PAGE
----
The death of a loved one is not something most people like to think about, but young people must face the prospect of losing their parents or other relatives. Some parents might be willing to discuss their wills and estates with their children, while others may be reluctant to do so. In most cases, heirs and other beneficiaries don’t need to do anything if they are named in a will, but they should still know about their rights.
Heirs and Wills
An heir is commonly thought of as someone who receives money or property from a person who has died. Technically, heirs are the next of kin and are the people who would benefit if the person died without leaving a will. The succession of heirs is based on direct descendants, such as children or grandchildren. Other relatives, such as sisters and brothers, or aunts, uncles, nieces, nephews, and cousins, are called collateral heirs. A beneficiary is a person or an organization, such as a charity, named to receive assets from an estate.
Heirs aren’t necessarily beneficiaries of a deceased person’s estate unless they are named in the will. For example, a child who would naturally be an heir could be accidentally omitted from a will or deliberately disinherited. An inadvertent admission can be challenged by a descendant claiming to be an heir.
Probate is a process for proving a will is valid and for administering the will according to the wishes of the deceased person. An executor, who is named in the will, files the will with the clerk of the county where the deceased lived, and petitions the court to approve the will and officially appoint the executor. If the estate is small, probate may not be required. If there is no will, the court appoints a personal representative to handle the estate.
During the probate process, creditors are allowed to file claims for debts the deceased person owed. Once all claims have been filed and paid, the remaining property in the estate is transferred to the heirs and the people or organizations named as beneficiaries.
Read the Will
Not everyone who is an heir or a beneficiary necessarily gets a copy of the will before the person who made it dies. There is no requirement to supply every named beneficiary with a copy. Anyone who believes he is an heir or beneficiary can ask the person, while he is still alive, to see the will, but that request may not be granted.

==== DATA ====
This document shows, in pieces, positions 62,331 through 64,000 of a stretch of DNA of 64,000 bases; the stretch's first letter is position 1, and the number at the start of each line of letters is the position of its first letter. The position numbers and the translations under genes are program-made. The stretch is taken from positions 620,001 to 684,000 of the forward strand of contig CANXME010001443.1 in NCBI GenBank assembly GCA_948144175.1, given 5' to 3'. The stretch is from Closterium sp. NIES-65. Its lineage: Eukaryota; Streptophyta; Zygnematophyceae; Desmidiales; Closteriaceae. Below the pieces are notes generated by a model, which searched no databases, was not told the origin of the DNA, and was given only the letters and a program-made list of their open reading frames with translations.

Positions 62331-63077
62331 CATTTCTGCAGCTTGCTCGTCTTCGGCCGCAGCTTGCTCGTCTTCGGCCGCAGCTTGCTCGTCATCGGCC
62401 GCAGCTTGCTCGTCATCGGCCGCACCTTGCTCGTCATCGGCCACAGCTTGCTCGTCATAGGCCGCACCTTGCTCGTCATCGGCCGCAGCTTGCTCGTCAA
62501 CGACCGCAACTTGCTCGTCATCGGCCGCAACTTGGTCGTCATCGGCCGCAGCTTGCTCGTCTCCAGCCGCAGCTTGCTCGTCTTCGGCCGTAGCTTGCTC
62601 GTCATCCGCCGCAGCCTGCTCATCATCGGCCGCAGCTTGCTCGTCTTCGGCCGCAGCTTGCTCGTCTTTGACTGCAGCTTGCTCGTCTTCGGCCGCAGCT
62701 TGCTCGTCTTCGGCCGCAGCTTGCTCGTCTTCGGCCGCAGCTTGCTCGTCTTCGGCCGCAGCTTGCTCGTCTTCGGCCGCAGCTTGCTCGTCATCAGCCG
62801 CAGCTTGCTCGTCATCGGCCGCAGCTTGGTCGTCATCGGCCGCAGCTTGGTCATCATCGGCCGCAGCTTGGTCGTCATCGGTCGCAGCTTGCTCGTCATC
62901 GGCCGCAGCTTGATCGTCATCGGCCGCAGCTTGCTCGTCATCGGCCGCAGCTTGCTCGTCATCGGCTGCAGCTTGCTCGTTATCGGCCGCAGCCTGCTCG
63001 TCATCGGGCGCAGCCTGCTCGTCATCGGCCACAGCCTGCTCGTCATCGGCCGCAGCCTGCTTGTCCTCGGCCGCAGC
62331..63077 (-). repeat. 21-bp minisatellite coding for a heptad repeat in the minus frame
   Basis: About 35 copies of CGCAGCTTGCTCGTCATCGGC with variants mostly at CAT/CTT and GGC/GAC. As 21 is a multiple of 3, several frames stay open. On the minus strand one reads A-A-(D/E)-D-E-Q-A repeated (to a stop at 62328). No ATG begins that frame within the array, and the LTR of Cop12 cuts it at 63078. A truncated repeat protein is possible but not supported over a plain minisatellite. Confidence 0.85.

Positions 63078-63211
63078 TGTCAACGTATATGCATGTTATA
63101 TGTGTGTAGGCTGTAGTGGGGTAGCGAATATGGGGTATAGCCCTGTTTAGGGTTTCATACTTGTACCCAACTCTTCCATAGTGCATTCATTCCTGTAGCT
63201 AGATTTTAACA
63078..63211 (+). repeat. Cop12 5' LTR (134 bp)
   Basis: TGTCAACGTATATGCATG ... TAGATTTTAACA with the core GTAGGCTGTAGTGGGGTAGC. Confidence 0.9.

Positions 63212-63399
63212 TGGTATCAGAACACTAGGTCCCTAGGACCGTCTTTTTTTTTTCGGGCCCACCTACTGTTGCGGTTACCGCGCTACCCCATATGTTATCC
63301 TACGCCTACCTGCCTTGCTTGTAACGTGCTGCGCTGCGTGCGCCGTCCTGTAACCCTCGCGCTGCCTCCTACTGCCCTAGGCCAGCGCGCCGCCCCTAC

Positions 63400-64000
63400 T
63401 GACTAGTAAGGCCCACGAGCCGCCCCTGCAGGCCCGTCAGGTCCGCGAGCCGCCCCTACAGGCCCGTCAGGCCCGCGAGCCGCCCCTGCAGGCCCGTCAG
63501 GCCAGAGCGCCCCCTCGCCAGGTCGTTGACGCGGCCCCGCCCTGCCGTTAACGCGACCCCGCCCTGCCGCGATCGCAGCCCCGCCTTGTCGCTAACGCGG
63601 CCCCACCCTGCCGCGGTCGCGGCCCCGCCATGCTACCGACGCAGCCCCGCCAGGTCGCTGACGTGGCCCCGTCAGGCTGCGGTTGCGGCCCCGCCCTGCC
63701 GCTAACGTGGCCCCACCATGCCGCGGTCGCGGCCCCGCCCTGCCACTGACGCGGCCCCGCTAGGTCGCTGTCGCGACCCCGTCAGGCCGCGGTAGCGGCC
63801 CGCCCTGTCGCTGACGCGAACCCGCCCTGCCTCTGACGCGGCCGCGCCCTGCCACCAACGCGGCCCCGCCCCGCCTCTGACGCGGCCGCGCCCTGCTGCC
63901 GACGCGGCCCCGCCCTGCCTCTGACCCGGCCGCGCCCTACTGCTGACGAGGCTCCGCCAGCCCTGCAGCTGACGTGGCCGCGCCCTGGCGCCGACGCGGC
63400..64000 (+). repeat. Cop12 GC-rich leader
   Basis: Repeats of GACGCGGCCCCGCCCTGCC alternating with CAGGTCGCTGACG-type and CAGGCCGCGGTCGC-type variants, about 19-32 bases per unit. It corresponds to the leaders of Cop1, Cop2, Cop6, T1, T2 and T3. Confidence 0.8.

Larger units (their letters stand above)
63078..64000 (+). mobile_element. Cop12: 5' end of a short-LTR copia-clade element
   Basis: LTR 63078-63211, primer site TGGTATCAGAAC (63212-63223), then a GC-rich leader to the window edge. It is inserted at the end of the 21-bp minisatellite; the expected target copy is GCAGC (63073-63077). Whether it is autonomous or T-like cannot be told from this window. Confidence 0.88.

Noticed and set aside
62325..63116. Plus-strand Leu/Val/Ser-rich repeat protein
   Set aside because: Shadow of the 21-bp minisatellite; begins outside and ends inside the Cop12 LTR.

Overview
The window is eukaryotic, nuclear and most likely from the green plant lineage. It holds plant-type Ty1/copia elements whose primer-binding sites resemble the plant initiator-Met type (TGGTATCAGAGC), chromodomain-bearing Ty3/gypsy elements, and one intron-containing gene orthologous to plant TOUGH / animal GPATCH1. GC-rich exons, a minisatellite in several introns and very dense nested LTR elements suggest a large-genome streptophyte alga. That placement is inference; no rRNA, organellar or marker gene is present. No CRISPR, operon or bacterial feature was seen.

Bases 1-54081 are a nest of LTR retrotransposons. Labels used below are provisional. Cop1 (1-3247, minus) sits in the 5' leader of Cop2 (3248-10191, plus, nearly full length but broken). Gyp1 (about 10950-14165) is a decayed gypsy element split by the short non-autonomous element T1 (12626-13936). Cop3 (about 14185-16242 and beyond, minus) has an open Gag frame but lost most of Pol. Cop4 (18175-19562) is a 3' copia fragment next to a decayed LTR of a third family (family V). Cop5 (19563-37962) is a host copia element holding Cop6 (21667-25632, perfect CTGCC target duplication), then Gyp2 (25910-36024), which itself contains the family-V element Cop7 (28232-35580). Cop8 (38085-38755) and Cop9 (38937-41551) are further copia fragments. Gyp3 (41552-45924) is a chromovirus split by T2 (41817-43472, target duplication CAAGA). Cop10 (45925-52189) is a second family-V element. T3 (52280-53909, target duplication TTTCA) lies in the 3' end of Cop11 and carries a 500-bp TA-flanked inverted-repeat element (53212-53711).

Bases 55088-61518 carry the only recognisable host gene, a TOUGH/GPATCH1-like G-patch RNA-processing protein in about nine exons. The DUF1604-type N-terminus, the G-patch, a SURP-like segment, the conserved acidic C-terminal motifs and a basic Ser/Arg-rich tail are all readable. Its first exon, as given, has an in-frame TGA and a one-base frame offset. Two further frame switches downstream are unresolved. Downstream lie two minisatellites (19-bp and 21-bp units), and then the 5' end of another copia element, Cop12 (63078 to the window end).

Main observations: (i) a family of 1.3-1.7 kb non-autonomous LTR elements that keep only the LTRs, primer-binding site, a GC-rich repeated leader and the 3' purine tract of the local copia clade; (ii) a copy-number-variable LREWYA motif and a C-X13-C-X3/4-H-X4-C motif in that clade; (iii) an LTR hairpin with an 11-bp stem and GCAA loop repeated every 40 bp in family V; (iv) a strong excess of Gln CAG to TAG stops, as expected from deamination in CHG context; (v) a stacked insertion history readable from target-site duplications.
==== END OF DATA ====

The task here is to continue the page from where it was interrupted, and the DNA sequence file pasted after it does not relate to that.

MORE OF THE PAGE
Once a will has been filed for probate in county court, it is a public document. Anyone can get a copy from the court. If the will has not been filed in a timely manner, prospective heirs and beneficiaries may have reason to suspect fraud or other misconduct. Heirs in this situation should consult an attorney to demand that the will be filed with the county clerk.
Although the probate process can drag on, depending on how complex the estate is, most executors fulfill their duties as expeditiously as possible. Occasionally, problems occur in which an executor may be negligent in performing his duties or even guilty of fraud or misconduct. Heirs and beneficiaries have the right to question the executor’s actions by contacting the probate court directly or hiring a probate attorney to investigate.
If negligence or misconduct are proven, a new executor or personal representative must be appointed. The next step is an accounting of the estate, and any transactions that have already taken place can be questioned or overturned.
As a long-time newspaper reporter and staff writer, Kay Bosworth covered real estate development and business for publications in northern New Jersey. Her extensive career included serving as editor of a business education magazine for the McGraw-Hill Book Company. The Kentucky native earned a BA from Transylvania University in Lexington.